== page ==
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U.S. Leads in the Worldwide Anxiety Epidemic

Gallup reports worldwide negative experience is at a record high.

 Photo by JESHOOTS on Unsplash
The U.S. leads the world in stress levels.
Source: Photo by JESHOOTS on Unsplash

Again in 2019, the Gallup World Emotions Report shows a rise in stress and worry. In fact, worldwide stress levels have reached a new record, with the U.S. leading with some of the highest rates in the world. Globally, the negative experience index remains at a record high again this year, but worry and sadness are also increasing.

Gallup describes their annual Global Emotions Report as “the current snapshot of people’s positive and negative daily experiences.” They collected interviews with more than 151,000 adults in greater than 140 countries in 2018. The index is meant to equip “global leaders with insights into the health of their societies that they cannot gather from economic measures alone.” Those insights are not encouraging.

Worldwide, 35 percent of people said they were stressed, and 35 percent said that they experienced worry the day before they were questioned. Greece and the U.S. lead the world in adult stress levels at 59 percent percent and 55 percent respectively, a difference the report considers statistically the same.

This means that despite a growing American economy, adults in the U.S. are more worried, stressed, and angry. These rates of stress and worry (45 percent) are at a high when compared to polls over the last 12 years, and anger is at its highest level since 2006 (22 percent). The percentage of Americans who experienced stress was 20 points higher than the global average.

It comes as no surprise that younger Americans are having the hardest time. About 65 percent of people between 15 and 49 reported stress and 51 percent reported worry. But it is of particular note that the youngest Americans were the most angry, with a rate of 32 percent.

Why Are We More Stressed and Angry?

The survey does not clearly delineate the specific reasons for the increase in stress, but we know from similar research done by the American Psychological Association in the U.S. that many people are bothered by what they are seeing in the news. The impact of ever-present, frightening and personalized newsfeeds can not be helping. Are you afraid your child will be kidnapped, even though statistically this is extremely unlikely? AI bots designed to show you what you click on will make sure stories about child abduction appear on your social media.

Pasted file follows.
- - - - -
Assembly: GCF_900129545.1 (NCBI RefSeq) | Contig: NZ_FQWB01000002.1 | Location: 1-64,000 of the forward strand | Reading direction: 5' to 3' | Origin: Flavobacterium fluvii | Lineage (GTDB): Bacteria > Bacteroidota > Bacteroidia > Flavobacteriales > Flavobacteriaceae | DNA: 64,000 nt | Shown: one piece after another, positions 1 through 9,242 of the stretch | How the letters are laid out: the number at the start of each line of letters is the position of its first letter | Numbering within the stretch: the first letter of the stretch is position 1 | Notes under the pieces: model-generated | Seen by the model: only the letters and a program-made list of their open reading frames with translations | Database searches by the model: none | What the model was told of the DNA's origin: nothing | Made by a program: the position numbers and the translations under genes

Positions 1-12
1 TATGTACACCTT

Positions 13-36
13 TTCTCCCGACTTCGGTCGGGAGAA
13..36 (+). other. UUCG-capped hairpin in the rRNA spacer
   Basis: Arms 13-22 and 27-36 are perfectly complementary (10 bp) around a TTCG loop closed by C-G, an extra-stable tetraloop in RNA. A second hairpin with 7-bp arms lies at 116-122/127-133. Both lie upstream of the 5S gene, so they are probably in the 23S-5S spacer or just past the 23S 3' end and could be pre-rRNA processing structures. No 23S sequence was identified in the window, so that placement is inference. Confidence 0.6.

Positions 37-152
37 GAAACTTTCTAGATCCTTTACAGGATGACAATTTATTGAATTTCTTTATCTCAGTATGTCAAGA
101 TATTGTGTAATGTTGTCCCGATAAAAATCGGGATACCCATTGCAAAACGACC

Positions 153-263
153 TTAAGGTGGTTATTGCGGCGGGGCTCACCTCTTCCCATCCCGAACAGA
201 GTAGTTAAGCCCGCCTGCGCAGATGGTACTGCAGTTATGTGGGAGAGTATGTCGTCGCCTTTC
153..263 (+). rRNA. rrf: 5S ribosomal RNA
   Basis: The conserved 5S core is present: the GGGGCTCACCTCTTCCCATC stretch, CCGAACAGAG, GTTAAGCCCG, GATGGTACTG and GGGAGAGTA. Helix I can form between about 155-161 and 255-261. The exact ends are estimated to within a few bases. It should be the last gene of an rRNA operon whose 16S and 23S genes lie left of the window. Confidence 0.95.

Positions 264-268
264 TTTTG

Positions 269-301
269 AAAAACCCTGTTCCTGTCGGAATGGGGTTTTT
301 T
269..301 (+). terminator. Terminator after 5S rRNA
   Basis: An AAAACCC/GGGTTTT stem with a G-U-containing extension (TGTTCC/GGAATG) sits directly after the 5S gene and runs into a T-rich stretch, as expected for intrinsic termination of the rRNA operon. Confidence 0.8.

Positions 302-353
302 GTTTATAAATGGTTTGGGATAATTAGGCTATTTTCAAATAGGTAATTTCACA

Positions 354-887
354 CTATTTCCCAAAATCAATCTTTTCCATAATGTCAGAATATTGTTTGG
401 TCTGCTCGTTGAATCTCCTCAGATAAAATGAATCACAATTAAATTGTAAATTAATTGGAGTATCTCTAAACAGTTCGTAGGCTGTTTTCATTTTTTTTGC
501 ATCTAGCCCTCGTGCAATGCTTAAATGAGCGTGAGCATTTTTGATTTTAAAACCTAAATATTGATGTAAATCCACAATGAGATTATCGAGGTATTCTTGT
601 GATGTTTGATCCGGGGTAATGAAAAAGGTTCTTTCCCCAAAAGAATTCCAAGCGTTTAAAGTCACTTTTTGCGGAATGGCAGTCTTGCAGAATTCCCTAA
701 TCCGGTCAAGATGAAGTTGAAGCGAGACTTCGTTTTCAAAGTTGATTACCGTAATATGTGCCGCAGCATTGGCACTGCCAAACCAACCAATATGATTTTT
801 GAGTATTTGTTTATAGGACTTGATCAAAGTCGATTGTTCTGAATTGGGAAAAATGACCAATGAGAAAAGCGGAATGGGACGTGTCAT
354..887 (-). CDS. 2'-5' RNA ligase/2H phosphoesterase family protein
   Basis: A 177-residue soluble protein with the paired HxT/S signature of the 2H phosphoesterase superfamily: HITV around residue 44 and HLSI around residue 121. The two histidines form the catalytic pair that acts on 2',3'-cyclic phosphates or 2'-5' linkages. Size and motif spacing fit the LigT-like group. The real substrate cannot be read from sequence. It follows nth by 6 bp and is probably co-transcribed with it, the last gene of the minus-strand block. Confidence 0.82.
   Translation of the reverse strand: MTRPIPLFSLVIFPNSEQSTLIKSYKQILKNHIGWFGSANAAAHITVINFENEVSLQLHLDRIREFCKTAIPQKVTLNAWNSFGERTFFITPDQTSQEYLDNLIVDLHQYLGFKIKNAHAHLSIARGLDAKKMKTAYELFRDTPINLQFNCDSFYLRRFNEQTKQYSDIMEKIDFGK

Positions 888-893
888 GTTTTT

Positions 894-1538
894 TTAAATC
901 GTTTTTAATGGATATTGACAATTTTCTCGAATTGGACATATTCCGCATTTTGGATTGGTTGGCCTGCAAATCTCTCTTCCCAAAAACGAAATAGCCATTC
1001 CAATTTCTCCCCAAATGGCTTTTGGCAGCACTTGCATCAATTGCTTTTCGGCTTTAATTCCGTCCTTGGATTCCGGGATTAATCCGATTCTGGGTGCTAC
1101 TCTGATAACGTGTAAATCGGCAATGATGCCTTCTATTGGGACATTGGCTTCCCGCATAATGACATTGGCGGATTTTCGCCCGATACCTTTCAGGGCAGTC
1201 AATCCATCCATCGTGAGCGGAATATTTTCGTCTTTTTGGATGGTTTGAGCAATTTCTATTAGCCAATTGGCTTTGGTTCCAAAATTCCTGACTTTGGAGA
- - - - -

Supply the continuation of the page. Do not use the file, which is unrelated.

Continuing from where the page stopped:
The APA has also reported that Americans are increasingly stressed about the future of the nation. It is not unlikely that stress about the future of their country and the world is a driver in many other countries as well.

Workplace stress is also at a high in the U.S. and has been attributed to factors like leadership change, one’s boss, and uncertainty about the future.

In the U.S. structural and policy factors impact mothers in particular. “The United States is an outlier among Western Industrialized countries for its lack of support for working mothers,” wrote sociologist Dr. Caitlyn Collins.

And despite urging the psychological community to focus on self-compassion, the culture of criticism that holds us to impossible standards of perfection is not letting up. It doesn't take much for us to find ourselves the target of a "call-out" in person or online.

Kids Are Increasingly Stressed

The Gallup poll interviewed adults, but children have rising levels of stress and anxiety as well. Current estimates put the rates of adolescent anxiety at 32 percent in the U.S. An educational environment that increasingly focuses on evaluation over exploration puts our kids in a situation guaranteed to provoke stress from early ages.

What Can We Do?

The idea of finding a solution to the worldwide epidemic of anxiety is daunting. Solutions would require sweeping changes in policy, the behavior of leaders, education, and cultural mindsets. But I am a physician, and doctors don't accept daunting.

My question is always this: What can we do now? There are many mindfulness and self-compassion practices that can help us, though this can add to stress by adding one more thing to do.

  1. One idea is to use a guided imagery as you fall asleep, integrating the practice of self-compassion seamlessly into your schedule and improving your sleep.
  2. Another is a simple method that helps us practice mindfulness regularly, momentarily, under pressure, to move into our calm and connected selves.
  3. We can also help each other. Anxiety is an epidemic because it is contagious, passing from mind to mind by language. But comfort can spread just as quickly. Now that neuroscience has revealed how “the rhythms of brainwaves between two people taking part in a conversation begin to match each other,” we can help each other by sharing reminders that we are all in this together and can figure it out.
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